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Intergenerational Top Income Mobility in Sweden: A Combination of Equal Opportunity and Capitalistic Dynasties

Author

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  • Björklund, Anders

    () (SOFI, Stockholm University)

  • Roine, Jesper

    () (Stockholm Institute of Transition Economics)

  • Waldenström, Daniel

    () (Paris School of Economics)

Abstract

This paper presents new evidence on intergenerational income and earnings mobility in the top of the distributions. Using a large dataset of matched father-son pairs in Sweden we are able to obtain results for fractions as small as 0.1 percent of the population. Overall, mobility is lower for incomes than for earnings and it appears to decrease the higher up in the distribution one goes. In the case of incomes, however, we find that mobility decreases dramatically within the top percentile of the population. Our results suggest that Sweden, well-known for its egalitarian achievements, is a society where equality of opportunity for a large majority of wage earners coexists with capitalistic dynasties.

Suggested Citation

  • Björklund, Anders & Roine, Jesper & Waldenström, Daniel, 2008. "Intergenerational Top Income Mobility in Sweden: A Combination of Equal Opportunity and Capitalistic Dynasties," IZA Discussion Papers 3801, Institute for the Study of Labor (IZA).
  • Handle: RePEc:iza:izadps:dp3801
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    References listed on IDEAS

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    1. Miles Corak & Andrew Heisz, 1999. "The Intergenerational Earnings and Income Mobility of Canadian Men: Evidence from Longitudinal Income Tax Data," Journal of Human Resources, University of Wisconsin Press, vol. 34(3), pages 504-533.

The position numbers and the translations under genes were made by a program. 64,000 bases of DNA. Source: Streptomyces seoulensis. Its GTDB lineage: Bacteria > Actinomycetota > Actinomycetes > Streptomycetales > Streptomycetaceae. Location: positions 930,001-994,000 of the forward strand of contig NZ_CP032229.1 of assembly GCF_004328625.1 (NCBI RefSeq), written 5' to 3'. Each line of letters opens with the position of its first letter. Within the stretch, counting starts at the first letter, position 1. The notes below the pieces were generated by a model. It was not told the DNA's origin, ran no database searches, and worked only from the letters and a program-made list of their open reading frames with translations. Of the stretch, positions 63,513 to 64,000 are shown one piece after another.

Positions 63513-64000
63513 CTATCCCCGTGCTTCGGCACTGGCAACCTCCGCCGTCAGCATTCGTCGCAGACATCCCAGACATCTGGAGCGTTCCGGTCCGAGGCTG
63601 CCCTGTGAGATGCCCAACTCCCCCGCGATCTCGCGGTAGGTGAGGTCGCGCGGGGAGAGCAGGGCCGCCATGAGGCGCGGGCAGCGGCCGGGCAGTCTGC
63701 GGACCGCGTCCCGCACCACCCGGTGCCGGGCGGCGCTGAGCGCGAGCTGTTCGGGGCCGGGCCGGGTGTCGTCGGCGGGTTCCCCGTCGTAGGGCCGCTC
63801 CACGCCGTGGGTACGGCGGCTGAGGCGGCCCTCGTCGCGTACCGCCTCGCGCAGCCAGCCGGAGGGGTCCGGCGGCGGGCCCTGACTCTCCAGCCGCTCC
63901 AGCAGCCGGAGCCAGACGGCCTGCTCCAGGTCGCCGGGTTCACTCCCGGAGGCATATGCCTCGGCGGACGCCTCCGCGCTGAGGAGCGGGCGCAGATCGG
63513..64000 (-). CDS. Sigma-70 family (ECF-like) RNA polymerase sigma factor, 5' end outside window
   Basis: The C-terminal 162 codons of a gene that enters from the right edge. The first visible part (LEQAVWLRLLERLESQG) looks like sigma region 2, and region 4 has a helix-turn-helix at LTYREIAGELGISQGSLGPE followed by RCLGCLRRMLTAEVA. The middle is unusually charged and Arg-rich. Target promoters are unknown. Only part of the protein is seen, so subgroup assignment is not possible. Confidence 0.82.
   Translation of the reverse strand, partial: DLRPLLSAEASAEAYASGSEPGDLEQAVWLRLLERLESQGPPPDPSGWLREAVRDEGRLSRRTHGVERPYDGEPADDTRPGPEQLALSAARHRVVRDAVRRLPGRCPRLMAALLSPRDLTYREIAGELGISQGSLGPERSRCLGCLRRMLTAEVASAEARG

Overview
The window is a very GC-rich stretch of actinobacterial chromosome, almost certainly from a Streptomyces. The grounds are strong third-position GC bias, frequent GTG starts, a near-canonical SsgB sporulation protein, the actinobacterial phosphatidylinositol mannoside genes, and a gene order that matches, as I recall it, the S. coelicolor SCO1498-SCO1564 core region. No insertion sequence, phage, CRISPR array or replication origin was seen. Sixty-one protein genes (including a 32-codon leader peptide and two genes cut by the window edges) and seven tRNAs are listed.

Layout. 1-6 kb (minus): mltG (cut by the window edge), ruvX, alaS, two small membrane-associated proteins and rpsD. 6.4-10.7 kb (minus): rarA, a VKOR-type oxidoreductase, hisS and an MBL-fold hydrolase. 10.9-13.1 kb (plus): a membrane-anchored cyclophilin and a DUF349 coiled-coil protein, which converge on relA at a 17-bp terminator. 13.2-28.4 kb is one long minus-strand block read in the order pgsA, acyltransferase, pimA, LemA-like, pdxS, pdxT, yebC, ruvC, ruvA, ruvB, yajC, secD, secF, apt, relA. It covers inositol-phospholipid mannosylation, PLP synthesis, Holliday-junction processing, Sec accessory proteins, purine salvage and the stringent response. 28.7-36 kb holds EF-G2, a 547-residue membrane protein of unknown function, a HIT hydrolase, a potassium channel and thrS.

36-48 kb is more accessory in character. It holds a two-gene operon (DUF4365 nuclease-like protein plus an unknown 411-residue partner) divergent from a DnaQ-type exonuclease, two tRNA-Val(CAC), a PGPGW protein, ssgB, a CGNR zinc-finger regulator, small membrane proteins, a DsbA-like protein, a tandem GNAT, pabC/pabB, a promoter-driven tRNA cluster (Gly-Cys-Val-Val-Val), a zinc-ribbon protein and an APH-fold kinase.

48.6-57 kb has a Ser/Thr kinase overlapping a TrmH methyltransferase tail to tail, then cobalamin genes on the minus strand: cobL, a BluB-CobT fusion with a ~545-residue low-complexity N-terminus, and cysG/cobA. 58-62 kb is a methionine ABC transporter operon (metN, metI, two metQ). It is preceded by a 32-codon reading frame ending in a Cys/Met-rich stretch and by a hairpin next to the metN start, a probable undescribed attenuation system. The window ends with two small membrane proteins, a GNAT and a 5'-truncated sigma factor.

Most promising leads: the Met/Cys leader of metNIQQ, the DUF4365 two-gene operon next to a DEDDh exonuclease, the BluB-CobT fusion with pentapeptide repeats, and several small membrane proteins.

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    4. Solon, Gary, 1999. "Intergenerational mobility in the labor market," Handbook of Labor Economics,in: O. Ashenfelter & D. Card (ed.), Handbook of Labor Economics, edition 1, volume 3, chapter 29, pages 1761-1800 Elsevier.
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    Cited by:

    1. Anders Björklund & Markus Jäntti & John Roemer, 2012. "Equality of opportunity and the distribution of long-run income in Sweden," Social Choice and Welfare, Springer;The Society for Social Choice and Welfare, vol. 39(2), pages 675-696, July.
    2. Black, Sandra E. & Devereux, Paul J., 2011. "Recent Developments in Intergenerational Mobility," Handbook of Labor Economics, Elsevier.
    3. Björklund, Anders & Roine, Jesper & Waldenström, Daniel, 2012. "Intergenerational top income mobility in Sweden: Capitalist dynasties in the land of equal opportunity?," Journal of Public Economics, Elsevier, vol. 96(5), pages 474-484.
    4. Bergh, Andreas, 2011. "The Rise, Fall and Revival of a Capitalist Welfare State: What are the Policy Lessons from Sweden," Working Paper Series 873, Research Institute of Industrial Economics.

    More about this item

    Keywords

    income inequality; earnings inequality; top incomes; intergenerational income mobility; welfare state; non-linear regression; quantile regression;

    JEL classification:

    • D31 - Microeconomics - - Distribution - - - Personal Income and Wealth Distribution
    • J62 - Labor and Demographic Economics - - Mobility, Unemployment, Vacancies, and Immigrant Workers - - - Job, Occupational and Intergenerational Mobility; Promotion

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